FIG. 11 shows an exemplary first embodiment of a communication system in which the method underlying the invention is employed.
At the transmitter 100, a bit sequence is obtained from a forward error correction (FEC) encoder (not shown) and subsequently input into an interleaver 110 and a logical bit inverter 120. The interleaver 110 and logical bit inverter 120 are each functions of the redundancy version and/or the mapper/interleaver version m and modify the input bit sequence. Subsequently, the bit sequence is input into the mapper/modulator 130 being the mapping entity. The mapper typically uses one of the signal constellations shown in FIG. 2 and maps the bits onto a symbol which is transmitted over the communication channel 200. The communication channel is typically a radio communication channel experiencing unreliable and time-varying channel conditions.
The patterns used by the mappers, interleavers and inverters are either stored at both, the transmitter and the receiver or stored at the transmitter and signalled to the receiver.
At the receiver 300, the complex symbols are first input into a de-mapper/demodulator 330 which demodulates the received symbols into a corresponding bit domain sequence (e.g. sequence of LLRS). This sequence is then input into a logical inverter 320 and subsequently into a de-interleaver 310 from which the obtained bit domain sequence is output.
The interleaver and de-interleaver operate in accordance with the well known technique of interleaving/deinterleaving by applying a determined, pseudo-random or random permutation of the input bit or symbol sequences, i.e. change the positions of the bits or symbols within a sequence. In the above described embodiment, the interleaver (and the deinterleaver) are a intra-symbol bit (de-)interleaver which change the position of the bits that form a symbol in the mapper/demapper.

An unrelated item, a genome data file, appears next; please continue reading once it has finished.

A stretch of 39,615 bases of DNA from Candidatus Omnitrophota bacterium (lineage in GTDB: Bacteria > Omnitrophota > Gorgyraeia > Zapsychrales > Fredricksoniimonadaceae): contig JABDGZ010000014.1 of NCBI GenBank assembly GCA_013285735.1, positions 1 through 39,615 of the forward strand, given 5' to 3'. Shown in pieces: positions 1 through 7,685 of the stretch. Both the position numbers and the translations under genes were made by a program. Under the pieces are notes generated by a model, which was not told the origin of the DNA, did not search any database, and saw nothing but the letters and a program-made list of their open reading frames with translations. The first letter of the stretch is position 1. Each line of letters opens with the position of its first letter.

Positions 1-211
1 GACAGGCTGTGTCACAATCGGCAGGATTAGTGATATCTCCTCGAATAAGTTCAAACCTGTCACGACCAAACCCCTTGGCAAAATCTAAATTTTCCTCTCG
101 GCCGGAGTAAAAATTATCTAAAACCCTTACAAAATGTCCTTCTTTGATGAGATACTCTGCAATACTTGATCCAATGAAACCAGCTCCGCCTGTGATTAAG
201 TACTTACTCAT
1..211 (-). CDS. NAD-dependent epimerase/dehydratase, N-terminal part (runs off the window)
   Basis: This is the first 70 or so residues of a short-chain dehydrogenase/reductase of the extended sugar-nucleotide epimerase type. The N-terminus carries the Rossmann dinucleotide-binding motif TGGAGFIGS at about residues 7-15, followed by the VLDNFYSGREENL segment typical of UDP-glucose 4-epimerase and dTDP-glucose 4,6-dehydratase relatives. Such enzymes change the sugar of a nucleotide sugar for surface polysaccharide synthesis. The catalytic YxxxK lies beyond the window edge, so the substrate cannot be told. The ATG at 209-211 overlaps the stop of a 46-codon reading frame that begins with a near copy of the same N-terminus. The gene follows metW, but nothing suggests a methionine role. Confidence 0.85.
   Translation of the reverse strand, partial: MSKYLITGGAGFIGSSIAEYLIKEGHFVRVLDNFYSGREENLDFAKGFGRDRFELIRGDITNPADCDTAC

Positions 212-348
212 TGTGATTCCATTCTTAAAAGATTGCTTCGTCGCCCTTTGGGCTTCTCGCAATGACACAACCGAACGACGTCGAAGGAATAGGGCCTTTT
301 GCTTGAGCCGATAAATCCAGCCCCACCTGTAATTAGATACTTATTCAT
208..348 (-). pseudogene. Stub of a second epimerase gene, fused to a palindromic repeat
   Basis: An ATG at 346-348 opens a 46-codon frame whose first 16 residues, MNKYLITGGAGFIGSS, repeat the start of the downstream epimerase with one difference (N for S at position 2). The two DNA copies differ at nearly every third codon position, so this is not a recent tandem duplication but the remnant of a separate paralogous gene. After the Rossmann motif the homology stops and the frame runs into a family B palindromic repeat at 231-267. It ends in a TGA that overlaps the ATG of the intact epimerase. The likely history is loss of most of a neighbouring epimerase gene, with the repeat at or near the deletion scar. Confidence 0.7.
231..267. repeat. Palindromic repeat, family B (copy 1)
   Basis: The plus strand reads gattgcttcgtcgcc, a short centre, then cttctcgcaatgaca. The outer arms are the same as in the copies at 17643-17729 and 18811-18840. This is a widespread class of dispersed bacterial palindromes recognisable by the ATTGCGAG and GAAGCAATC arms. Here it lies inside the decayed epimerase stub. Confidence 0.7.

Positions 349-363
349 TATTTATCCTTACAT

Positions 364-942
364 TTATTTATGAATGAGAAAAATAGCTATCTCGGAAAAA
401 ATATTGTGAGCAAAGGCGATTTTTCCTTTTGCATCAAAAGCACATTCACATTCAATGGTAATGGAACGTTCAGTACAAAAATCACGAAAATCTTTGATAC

The logical bit inverter operates in accordance with a well known technique of inverting the logical value of a bit, i.e. turns a logical low to a logical high value and vice versa. In one practical realization of a receiver working with log likelihood ratios, this inverting operation is equivalent to a sign inversion of the log likelihood ratio.
If a retransmission is launched by an automatic repeat request issued by an error detector (not shown) with the result that another data packet is transmitted from the transmitter 100, in the de-mapper/demodulator 330, the previously received erroneous data packets are combined with the retransmitted data packets. Due to the modification of the bit sequence by the interleaver and the logical bit inverter, the mean bit reliabilities are averaged out resulting in an increased performance in the receiver.
As an alternative approach, in the second embodiment shown in FIG. 12, the pattern for interleaving/de-interleaving the bit sequence before sending same to the mapper is left constant to i.e. does not change as a function of the redundancy version n. Instead, the rules for mapping the bits onto a symbol are changed which corresponds to having input bit sequences into the mapper only depending on the redundancy version n and simply changing the bit-to-symbol mapping rules.
In a further variant, not explicitly shown in the figures, a combination of the two described approaches above can be used, i.e. mapper/interleaver and inverter depend on the redundancy version n and the mapper/interleaver version m.
FIG. 13 shows the result of a simulation measuring the frame error rate for a 16-QAM modulation scheme employing a code rate ½ for two conventional HARQ methods and one possible implementation of the method according the present invention. For this example, strategy 2 in below table 5 has been compared with two conventional strategies. It is obvious from FIG. 13 that the method according to the invention outperforms the conventional methods.
mapping for all
of redundancy version)
RV1 & M1
RV1 & M1
Mapping 1 (M1)
RV2 & M1
RV2 & M2
RV2 & M2
RV1 & M1
RV1 & M1
RV1 & M2
RV2 & M1
RV2 & M2
RV2 & M1
In the table, the used redundancy versions (RVn) and mappings (Mm) for simulated methods are listed, where the mappings M1 1=M2 1=M1 and M1 2=M2 2=M2 are according to Table 4 (i.e. identical mappings used for both redundancy versions). M1 corresponds to constellation 1 and M2 corresponds to constellation 2 in FIG. 2.
Although the method described above has been described using Gray-encoded signals and a QAM modulation scheme, it is clear to a skilled person that other suitable encoding and modulation schemes, e.g. PSK-modulation can be equally used in obtaining the benefits of the invention.
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|International Classification||H04L1/18, H04L27/34, H04L1/00, H04L27/38|
|Cooperative Classification||H04L25/03318, H04L1/0071, H04L27/22, H04L27/34, H04L1/1812, H04L1/1819, H04L1/1893, H04L1/1845, H04L27/38, H04L27/3416|
|European Classification||H04L1/18T11, H04L27/22, H04L27/34, H04L27/38, H04L1/18D, H04L27/34C3, H04L1/18D2, H04L1/18R3C, H04L1/00B7V|